Electrostimulation is being billed as a quick fix for people who are afraid of surgery -- or who don't like situps.
It was the prospect of a beach vacation to Mallorca, Spain, that spurred Eva, a 33-year-old music publicist living in Brooklyn, to try to do something about her less-than-bikini-ready physique. But instead of embarking on a new fitness plan or a hard-core diet, she turned to an arcane, pricey spa service involving electrical currents.
Proponents of the treatment, which is sometimes referred to as electrostimulation, say it can spur weight loss, tone skin and muscles, and drain toxins.
"I needed a quick fix," said Eva (who did not want to give her last name), explaining why she used FatGirlShrink, an hourlong $180 service Bliss Spa introduced in January.
The treatment, conducted on a heated table and involving the application of red algae and guarana extract followed by a clay mask from the bra line to knees, also uses electrical currents, which the spa says helps with absorption of the extracts and stimulates lymphatic drainage.
But among medical experts, there are enough nonbelievers out there to make this seem like just another way to feed Americans' need for a quick fix.
"Electrostimulation is one more fad for people who have spent their whole lives gaining weight effortlessly and now want to lose that weight effortlessly and quickly," said Dr. Ronald Sha, the medical director of the Duke Diet and Fitness Center in Durham, N.C.
Likewise, Dr. Jeffrey Morrison, a board-certified family practitioner and nutritionist in Manhattan, said, "Electrostimulation is really only a reasonable option for people who are sedentary or who can't otherwise exercise."
Everyone else, Morrison said, "can burn much more calories working out with a trainer and following a healthy diet."
First developed for use in rehabilitation clinics, electrical muscular stimulation, or EMS, became popular in the United States in the 1950s and '60s as part of a so-called passive exercise movement. (Remember those vibrating belts that were supposed to melt inches?) Now, decades later, the idea has re-emerged among a body-conscious contingent increasingly wary of liposuction and other cosmetic surgeries, but still wanting an easy solution for their weight woes.
"A lot of my clients are afraid to go under the knife," said Ildi Pekar, a Hungarian-born aesthetician in midtown Manhattan.
Pekar's BEAM treatment, which costs $200, sends electrical pulses to trouble spots to stimulate muscles, encourage elastin and collagen production and lymphatic drainage, she said.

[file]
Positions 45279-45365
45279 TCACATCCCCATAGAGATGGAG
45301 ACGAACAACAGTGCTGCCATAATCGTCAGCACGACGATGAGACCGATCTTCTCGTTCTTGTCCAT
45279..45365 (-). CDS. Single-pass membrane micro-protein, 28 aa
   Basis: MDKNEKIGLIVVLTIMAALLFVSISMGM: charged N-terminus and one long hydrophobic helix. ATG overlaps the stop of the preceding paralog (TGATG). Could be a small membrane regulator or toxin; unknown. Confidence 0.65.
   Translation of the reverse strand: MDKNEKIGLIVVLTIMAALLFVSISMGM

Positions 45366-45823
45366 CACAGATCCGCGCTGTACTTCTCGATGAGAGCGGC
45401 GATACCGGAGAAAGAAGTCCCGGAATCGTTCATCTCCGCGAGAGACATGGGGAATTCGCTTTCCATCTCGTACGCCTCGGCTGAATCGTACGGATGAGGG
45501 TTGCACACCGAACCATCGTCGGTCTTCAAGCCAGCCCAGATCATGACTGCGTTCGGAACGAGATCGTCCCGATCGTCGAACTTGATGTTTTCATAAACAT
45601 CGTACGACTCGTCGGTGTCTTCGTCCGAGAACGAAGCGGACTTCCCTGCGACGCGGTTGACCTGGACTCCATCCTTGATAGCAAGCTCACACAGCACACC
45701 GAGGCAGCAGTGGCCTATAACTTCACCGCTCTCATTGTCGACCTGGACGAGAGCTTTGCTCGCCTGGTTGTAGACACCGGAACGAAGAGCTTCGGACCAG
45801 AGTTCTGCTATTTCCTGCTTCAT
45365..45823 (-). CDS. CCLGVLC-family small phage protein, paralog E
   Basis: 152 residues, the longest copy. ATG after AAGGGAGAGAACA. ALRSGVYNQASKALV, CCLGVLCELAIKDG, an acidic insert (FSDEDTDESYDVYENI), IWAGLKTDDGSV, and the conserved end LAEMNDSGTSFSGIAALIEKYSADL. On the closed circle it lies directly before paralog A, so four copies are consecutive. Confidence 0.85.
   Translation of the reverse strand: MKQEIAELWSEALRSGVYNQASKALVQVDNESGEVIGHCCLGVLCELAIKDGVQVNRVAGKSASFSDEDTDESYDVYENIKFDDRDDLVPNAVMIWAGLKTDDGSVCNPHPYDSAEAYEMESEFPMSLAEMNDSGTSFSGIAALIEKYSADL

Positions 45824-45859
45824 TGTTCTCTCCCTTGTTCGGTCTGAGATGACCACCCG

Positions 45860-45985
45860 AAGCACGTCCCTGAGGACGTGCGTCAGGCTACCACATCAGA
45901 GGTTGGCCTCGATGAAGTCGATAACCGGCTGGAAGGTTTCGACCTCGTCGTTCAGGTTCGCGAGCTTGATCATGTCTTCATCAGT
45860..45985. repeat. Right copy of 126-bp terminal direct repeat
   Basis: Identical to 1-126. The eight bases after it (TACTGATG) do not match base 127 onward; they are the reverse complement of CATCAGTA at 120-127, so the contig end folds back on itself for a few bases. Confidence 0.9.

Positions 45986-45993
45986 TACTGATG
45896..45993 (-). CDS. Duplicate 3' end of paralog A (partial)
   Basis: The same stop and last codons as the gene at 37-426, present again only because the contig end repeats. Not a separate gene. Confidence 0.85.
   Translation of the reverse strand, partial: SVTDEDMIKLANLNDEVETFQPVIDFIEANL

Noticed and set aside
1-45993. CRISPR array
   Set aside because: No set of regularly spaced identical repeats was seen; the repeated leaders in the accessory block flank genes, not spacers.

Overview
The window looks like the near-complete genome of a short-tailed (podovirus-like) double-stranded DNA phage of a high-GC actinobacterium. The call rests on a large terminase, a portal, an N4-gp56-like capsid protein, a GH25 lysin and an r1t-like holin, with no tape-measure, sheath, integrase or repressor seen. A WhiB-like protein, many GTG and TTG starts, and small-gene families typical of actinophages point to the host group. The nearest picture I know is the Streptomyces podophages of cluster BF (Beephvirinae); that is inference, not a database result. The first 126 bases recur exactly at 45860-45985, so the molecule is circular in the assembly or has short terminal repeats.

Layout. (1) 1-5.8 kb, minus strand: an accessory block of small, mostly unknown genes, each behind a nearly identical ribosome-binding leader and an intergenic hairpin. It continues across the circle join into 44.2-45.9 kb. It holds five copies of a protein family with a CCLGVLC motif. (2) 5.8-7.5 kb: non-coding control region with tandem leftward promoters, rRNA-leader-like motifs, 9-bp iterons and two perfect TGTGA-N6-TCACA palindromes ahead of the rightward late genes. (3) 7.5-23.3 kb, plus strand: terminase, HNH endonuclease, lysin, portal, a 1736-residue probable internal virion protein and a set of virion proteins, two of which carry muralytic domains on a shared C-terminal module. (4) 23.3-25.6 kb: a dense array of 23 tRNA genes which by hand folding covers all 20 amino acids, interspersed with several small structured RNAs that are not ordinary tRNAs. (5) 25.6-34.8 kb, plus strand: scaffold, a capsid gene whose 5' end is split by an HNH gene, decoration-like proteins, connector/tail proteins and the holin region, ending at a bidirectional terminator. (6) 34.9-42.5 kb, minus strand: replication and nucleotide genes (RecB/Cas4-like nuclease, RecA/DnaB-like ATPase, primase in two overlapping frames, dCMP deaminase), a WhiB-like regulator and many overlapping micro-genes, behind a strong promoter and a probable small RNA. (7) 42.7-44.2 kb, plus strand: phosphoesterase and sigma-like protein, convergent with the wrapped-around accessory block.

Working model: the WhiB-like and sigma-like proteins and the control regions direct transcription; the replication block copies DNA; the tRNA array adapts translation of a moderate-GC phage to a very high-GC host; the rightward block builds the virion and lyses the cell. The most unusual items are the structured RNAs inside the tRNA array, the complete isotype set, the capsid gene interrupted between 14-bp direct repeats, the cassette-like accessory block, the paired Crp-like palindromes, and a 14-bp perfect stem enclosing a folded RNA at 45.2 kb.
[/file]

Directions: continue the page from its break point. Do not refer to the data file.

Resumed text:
Camille Obadia, an aesthetician who owns Beaute Oblige in Manhattan, says that her clients would have to work out for four hours to achieve results her electrostimulating treatment ($300) can accomplish in 45 minutes.
"Women are so busy," she said. "Who has time to go to the gym? Time is money."
It's a sales pitch that seems to be selling well across the country. At Rejuvalife Vitality Institute, a "medical spa" in Beverly Hills, Calif., a "7e" treatment uses bioelectrical "wave forms" and is supposed to increase patients' muscle strength and reduce inches, according to the company's website. Bliss Spa says its service has been so popular that it has occasionally run low on the product it uses during the treatment.
But there is ample reason to be skeptical.
"It is very clear there are no high-quality studies that show that a commercially available device can do anything to change your appearance," said Gary Calabrese, a physical therapist and director of Sports Health and Orthopaedic Rehabilitation at the Cleveland Clinic.
Although electrostimulation devices are sometimes used during physical therapy, it is in conjunction with a patient working out, he said; for example, one might get an uncomfortable jolt that forces your muscles to perform a bicep curl.
"If you're wearing one of these devices and it cues you to do a situp and then you don't do the situp, then you are doing absolutely nothing," he said.
As for the firmed-up appearance some people say they receive from these treatments, "They are probably changing their eating habits and exercising more," Calabrese said.
And for approximately 20 to 40 minutes after the use of a device, muscles may appear or feel more "pumped up" because of increased blood flow to the treated area, he said.
Regardless of the unproven science behind it, electrostimulation is also gaining popularity as a complexion treatment. In late May, Bio-Medical Research, a company with headquarters in Ireland, introduced an at-home Facial Toner ($395).
Electrostimulation enthusiasts insist that while some of the effects can be temporary, they are also cumulative. Not surprisingly, many spas suggest clients sign up for multiple treatments, in close succession, as well as regular maintenance after the initial treatments, to achieve and maintain maximum results.
Then again, not all clients are willing to leave the comfort of their home to be electrostimulated.
Lisa, 53, a former advertising executive in Newport Beach, Calif., who also preferred to keep her last name private, happily spends two 30-minute sessions each day at her convenience wearing two over-the-counter EMS devices: the BMR Bottom Lift ($200) and BMR Tummy Lift ($200), both of which began to be marketed in May 2011 by Bio-Medical Research.
Comparing the sensation of wearing the devices with sitting in a massage chair at a manicure salon, Lisa said she has seen a significant reduction in "flabbiness" in her stomach and derriere, and feels much more confident about how she looks in clothes.
"Frankly, I hate situps," she said.
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